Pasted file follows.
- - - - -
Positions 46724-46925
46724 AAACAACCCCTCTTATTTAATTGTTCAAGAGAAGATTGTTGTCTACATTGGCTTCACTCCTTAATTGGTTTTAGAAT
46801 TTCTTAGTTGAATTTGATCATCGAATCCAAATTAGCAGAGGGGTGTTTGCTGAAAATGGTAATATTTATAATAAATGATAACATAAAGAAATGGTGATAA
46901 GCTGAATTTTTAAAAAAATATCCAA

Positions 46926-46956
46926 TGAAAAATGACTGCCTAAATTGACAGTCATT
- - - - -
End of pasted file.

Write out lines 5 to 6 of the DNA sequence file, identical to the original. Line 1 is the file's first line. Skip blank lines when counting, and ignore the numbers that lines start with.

Positions 46926-46956
46926 TGAAAAATGACTGCCTAAATTGACAGTCATT